As an Apostate
Get buy-in from the party, and hide your powers. Surviving as an apostate mage means making sure that the people who care that you're a mage don't know, and the people who know that you're a mage don't care. If the rest of the party is aligned the the Chantry, do not play an apostate mage, full stop. If the rest of your party is independent of the Chantry (gray wardens, mercenaries, soldiers), then they might be willing to put up with an apostate if you keep them alive.
If you have a party that is willing to work with you, the next step is to have a cover story for what you do for them that isn't magic. When the Templars come knocking, you're an herbalist, a tracker, a dealmaker, logistics officer, or anything else that makes sense and isn't a mage.
As a Dalish Elf
While technically apostates (and often blood mages), Dalish Keepers can afford to be a bit more open about their existence. As with other apostates, you might have a hard time with a party that is aligned with the Chantry, but the complexities of politics mean that they could find an excuse for working with you if they need to (say, because they're in over their heads and need a healer). You won't have to hide your power from them, but you might have to keep them at arms length.
As a Gray Warden
As Isaac answered, Grey Wardens have political immunity to all sorts of crimes, since they're basically dead men walking anyway. If you can find a Grey Warden willing to conscript you (or play a Grey Warden from the get-go, if your DM allows), the Chantry won't be able to touch you.
As a Tevinter
The Tevinter Imperium has politics much more friendly to mages. If you play a Tevinter dignitary (or a vacationing noble brat). Just as a Dalish Elf, you'll be able to fall back on Diplomatic protection if anyone goes after you just for being a mage, but be careful that you don't push this too far, as it really depends on your GM how far this diplomatic protection could actually go.
As a Circle Mage
Your GM's claim that a first level mage would not be let out of the Tower does not ring true to me. As long as you've passed your Harrowing (which I assume comes before first level, though your GM may rule differently), you are a full fledged mage, and could be sent out by the Circle to assist on whatever mission of import the party is doing. You wouldn't have freedom to do whatever you like, and the Circle would keep a phylactery so they can track you, but you'd still be able to play the game.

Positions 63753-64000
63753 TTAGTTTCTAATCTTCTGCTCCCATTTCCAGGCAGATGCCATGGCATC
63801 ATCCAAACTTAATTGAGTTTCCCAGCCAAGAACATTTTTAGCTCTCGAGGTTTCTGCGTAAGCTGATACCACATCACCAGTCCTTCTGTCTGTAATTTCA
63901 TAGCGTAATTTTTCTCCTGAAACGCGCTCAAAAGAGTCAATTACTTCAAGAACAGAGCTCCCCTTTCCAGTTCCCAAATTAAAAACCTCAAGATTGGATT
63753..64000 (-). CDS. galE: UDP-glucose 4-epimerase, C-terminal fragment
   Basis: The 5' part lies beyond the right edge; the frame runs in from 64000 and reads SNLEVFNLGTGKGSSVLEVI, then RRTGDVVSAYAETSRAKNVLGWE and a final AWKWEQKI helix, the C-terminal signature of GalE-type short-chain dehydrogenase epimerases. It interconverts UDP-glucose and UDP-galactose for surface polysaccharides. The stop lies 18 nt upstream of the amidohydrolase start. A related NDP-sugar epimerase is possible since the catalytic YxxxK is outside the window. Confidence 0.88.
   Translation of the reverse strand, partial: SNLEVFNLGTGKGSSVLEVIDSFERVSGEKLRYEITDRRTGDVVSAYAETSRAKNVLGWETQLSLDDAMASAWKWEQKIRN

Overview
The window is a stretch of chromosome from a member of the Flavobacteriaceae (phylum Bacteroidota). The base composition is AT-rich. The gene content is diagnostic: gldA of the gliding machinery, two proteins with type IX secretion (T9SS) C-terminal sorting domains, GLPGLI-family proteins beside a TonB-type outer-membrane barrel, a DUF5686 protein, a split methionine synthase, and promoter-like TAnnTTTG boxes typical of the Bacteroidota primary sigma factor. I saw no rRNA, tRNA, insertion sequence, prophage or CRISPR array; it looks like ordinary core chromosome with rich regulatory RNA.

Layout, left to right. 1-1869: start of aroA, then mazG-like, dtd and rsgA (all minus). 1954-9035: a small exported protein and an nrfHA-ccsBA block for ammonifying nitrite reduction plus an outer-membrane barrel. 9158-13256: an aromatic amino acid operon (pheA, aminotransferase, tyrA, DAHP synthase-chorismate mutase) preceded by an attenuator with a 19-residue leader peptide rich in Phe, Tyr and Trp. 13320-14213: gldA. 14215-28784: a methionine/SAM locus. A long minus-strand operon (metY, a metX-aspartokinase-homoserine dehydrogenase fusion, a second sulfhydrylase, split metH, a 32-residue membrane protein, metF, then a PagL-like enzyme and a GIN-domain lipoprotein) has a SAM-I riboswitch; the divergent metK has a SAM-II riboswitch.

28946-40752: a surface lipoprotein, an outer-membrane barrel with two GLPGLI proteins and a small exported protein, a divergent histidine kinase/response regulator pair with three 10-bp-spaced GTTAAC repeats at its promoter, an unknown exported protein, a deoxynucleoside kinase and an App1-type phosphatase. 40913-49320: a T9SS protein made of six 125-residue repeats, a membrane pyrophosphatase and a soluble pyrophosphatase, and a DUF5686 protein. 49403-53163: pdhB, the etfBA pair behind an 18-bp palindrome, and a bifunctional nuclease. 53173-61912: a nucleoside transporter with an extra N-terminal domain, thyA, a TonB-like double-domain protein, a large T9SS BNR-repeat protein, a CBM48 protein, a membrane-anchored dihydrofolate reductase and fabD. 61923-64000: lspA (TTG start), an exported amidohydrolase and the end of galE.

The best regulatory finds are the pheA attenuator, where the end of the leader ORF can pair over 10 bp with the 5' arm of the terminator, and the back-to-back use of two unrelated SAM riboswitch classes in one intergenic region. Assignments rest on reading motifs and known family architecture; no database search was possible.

The above represents my interpretation of the setting, and the options that I would present a mage player, were I GMing. All of these require the GM's cooperation, and you should make sure that the GM and the rest of the party are on the same page before you go forward with any of these concepts.
If you're playing in a region (or interpretation of the setting) where Dalish are treated as enemies, or Tevinter is not respected, those options would be closed to you. Likewise, if someone in your party wants to play a Templar, you probably cannot be an Apostate.
Lastly, if another party-member decides to instigate something: don't lay down and take it. Isolate them (the character, that is) and stand up for yourself. Make it clear that there are two sides, and give the rest of the party a reason to take yours. (Or, of course, if intra-party conflict is not the norm at your table, talk to the player OOC)